I wish he hadn't said "It's something you must learn and not something you're born with" in the end. I mean, this may well be true, but I think it is confusing and plays right into ther hands of all these "blank slate", "tabula rasa" social consructivist folks against, at the end of the day, the whole of evolutionary biology and evolutionary psychology are "fighting". We are clearly born with a theory of mind capacity and with brain modules dedicated to theory of mind and realted operations. So it's NOT something that is ONLY been learned or cultural. It is, like many other things, something that has a biological and psychological basis (and presumably a Darwinian background). It only needs to b "triggered" and "learned" in that sense.

Thu, 20 May 2010 05:20:44 UTC | #471596

Go to: Born believers: How your brain creates God

Stephan's Avatar Jump to comment 135 by Stephan

It seems to me that quite a few people here have either not understood the article or must be suffering form some mental block. It is a plausible, lucid article, the approach is valid and scientifically sound (and in fact backed up by piles of data from different fields, first and foremost evolutionary biology, evolutionary psychology, and cognitive neuroscience), and the problems actually are on the other side, namely the hypothisis that religion is a direct result of natural selection. Right now this is the best theory we have, and so far I have not seen a single piece of evidence that would contradict it. And I've been studying religion from a scientific standpoint (this includes the fields mentioned above, as well as sociology, which is of course only an auxiliary discipline here, nothing more) for years.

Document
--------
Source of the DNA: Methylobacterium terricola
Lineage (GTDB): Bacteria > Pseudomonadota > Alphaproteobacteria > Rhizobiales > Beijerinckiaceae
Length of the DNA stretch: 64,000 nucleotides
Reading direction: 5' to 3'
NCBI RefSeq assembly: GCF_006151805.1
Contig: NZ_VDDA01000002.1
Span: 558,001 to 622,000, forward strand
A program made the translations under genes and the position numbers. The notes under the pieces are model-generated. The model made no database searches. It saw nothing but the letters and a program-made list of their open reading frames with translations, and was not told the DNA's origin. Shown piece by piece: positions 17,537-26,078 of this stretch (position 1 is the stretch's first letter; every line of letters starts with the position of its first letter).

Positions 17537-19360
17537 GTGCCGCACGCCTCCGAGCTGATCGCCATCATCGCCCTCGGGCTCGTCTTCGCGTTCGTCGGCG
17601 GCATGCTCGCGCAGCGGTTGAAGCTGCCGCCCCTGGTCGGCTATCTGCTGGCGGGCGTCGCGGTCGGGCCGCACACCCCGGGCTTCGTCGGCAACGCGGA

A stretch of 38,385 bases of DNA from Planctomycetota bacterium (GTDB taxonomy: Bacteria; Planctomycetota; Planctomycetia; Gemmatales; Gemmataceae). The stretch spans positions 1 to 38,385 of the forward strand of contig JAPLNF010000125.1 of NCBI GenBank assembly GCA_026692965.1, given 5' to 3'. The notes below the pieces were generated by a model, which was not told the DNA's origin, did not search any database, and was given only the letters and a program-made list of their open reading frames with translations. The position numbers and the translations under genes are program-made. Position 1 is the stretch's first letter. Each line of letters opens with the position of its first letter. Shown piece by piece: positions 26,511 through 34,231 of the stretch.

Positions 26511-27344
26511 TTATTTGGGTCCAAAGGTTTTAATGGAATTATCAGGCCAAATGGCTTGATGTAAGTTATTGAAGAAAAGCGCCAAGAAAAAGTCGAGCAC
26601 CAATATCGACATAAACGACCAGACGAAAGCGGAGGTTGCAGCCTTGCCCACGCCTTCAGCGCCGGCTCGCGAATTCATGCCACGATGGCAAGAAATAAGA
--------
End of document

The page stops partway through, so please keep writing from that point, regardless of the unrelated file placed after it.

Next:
But it's true, it makes our job a lot more difficult. Yet, unlike some of the people in this comment section, I prefer to leave wishful thinking to the other side and not engage in it. Truth is truth, whether I like it or not. And this byproduct explanation, so far, seems to be the truth. At least there is no serious competition at the moment.

Thu, 25 Mar 2010 15:06:00 UTC | #452112